freedom of expression

A Child’s Right to Life Safely & Freely

Udeni Perera

From the moment a child is born into this world, he is socialized into the relevant social class. Child rights are upheld in almost every state for a child from birth to adulthood. Awareness of children’s rights is very important for a child to live safely and freely in such an environment.

The oldest legal system for the protection of children in this country was introduced in 1883. The most important and widely used ordinance in the country regarding the rights of the child is the Ordinance on Children and Adolescents enacted in 1999. (Children and young person’s ordinance No 48 of 1939)

The United Nations Convention on the Rights of the Child (CRC) adopted the Convention on the Rights of the Child in 1989, recognizing the need for a basic human rights system for the international recognition of a child’s childhood as a developmental stage. The same charter contains 54 articles, the first 42 of which define the child, the responsibilities of adults with regard to the protection of children and the rights of children. The remaining 12 clauses describe how a state that signs the Charter will enforce the Charter.

The Democratic Socialist Republic of Sri Lanka is committed to providing the rights enshrined in this Charter to children, and the Government is working to enact new legislation and amend existing laws to ensure the rights of the child and the wellbeing of children.

According to Sections 75 and 76 of the Penal Code, any act performed by a child under the age of 8 years and any act performed by a child between the ages of 8 and 12 without a properly developed level of intelligence is not considered a crime. Further, the abandonment of a child under the age of 12 by one of the parents or guardian is also a punishable offense under this section.

The Employment of Women, Youth and Children Act No. 47 of 1956 emphasizes that it is an offense to employ a child under the age of 14 years. Amendments have been made in this regard through the Parliament Act No. 8 of 2003. Many have been convicted of child labor by local courts for failing to comply with these laws.

The Penal Code No. 22 of 1995 is a special act which prescribes the maximum penalties as well as the minimum penalties for offenses of child abuse. The Act defines crimes such as child sexual abuse, child abuse, child molestation, child pornography or pornography, or possession of such pornography. Or distribution or aiding and abetting.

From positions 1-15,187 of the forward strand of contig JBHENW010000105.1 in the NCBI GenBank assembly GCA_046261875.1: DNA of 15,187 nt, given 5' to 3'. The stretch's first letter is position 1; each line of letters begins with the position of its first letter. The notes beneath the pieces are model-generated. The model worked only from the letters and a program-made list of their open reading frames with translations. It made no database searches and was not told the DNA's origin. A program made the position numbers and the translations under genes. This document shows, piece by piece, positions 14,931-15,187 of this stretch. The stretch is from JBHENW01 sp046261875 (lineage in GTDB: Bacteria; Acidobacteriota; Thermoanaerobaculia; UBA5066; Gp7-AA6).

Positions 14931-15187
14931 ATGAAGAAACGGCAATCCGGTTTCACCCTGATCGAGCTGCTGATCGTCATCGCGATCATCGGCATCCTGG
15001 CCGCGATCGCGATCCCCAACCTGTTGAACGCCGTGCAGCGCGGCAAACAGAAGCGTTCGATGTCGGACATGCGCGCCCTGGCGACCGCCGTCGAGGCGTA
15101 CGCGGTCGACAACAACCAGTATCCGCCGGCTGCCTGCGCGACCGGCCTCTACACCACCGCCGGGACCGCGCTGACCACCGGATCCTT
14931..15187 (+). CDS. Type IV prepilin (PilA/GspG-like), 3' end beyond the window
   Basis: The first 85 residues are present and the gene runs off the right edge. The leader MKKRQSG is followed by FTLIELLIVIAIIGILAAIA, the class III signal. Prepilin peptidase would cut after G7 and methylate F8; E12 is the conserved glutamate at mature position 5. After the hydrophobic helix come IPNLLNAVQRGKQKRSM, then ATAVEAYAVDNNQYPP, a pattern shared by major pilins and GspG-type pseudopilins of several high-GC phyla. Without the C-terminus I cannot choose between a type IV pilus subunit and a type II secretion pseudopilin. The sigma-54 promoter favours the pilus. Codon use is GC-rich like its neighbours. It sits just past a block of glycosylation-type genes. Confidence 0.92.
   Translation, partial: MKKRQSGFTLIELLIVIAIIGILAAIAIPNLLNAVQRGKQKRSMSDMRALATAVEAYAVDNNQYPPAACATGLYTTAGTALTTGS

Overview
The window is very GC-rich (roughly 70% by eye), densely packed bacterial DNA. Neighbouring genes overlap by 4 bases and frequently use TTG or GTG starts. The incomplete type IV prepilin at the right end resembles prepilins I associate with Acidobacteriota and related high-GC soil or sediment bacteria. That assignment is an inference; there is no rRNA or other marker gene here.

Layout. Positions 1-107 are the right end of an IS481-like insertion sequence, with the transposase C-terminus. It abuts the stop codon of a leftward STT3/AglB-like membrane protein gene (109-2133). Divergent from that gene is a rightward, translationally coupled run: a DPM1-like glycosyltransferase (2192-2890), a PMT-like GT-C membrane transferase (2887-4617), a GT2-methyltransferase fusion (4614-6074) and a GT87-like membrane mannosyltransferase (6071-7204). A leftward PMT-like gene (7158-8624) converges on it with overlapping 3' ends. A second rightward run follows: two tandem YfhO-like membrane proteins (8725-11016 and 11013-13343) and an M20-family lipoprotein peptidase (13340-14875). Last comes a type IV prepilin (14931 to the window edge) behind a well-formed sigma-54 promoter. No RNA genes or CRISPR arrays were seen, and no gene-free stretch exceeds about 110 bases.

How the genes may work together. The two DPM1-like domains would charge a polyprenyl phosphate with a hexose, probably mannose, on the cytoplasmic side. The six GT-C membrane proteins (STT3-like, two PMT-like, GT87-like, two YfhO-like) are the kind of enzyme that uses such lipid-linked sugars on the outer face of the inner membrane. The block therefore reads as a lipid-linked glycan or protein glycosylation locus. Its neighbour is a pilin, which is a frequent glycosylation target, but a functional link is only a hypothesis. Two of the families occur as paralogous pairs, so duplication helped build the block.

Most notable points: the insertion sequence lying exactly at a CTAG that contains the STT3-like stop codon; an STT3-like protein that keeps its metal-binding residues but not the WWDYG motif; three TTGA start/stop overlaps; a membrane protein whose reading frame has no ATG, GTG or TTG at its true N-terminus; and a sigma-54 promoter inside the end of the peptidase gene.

The Judicial Organizations (Amendment* Act, No. 27 of 1998) has removed the requirement for statutory rape or child abuse under the so-called preliminary evidence in litigation, which seeks to expedite child abuse cases, continuing to summon the abused child for his or her own testimony and minimizing the bitter experience he or she may have. Reporting to the police is mandatory, and violators face up to two years in prison.

Section 2 (a) of this Act also provides for begging and the hiring or employing of children for sexual intercourse as part of b(A*), c* Restrictions on Toxins, Opium and Dangerous Drugs Act Hiring or employing children for trafficking is an offense punishable by a fine and imprisonment.

The National Child Protection Authority is the state institution in Sri Lanka that advocates for the protection of children and the legal framework for children. This institution was established by the National Child Protection Authority Act No. 50 of 1998. Its activities include child abuse investigations and law enforcement, law revision, legalization of counseling services, provision of legal assistance, and public awareness at the national level. The National Child Protection Authority has established Child Protection Committees in districts such as Badulla, Kalutara, Gampaha, Colombo, Galle, Anuradhapura, Kurunegala, Hambantota, Ampara, Ratnapura, Jaffna and Kandy.

The Prevention of Domestic Violence Act No. 34 of 2005 provides assistance not only to children but also to anyone affected by domestic violence. Sub-section 2(b) of this Act provides that the child’s parents, guardians or neighbors may be produced on behalf of the child in case the victim is a child by the National Child Protection Authority established under the National Child Protection Authority Act No. 50 of 1998. A person authorized in writing can fill up an application as prescribed in the Act and lodge a complaint with the relevant Magistrate’s Court.

It is important to be aware of children’s rights to prevent the injustices, bullying and bullying that children face in their daily lives as they socialize to gain the responsibilities and experiences that children have as the future generation of a country.

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The views and opinions expressed in this publication are those of the authors. They do not purport to reflect the opinions or views of the Sri Lanka Press Institute.

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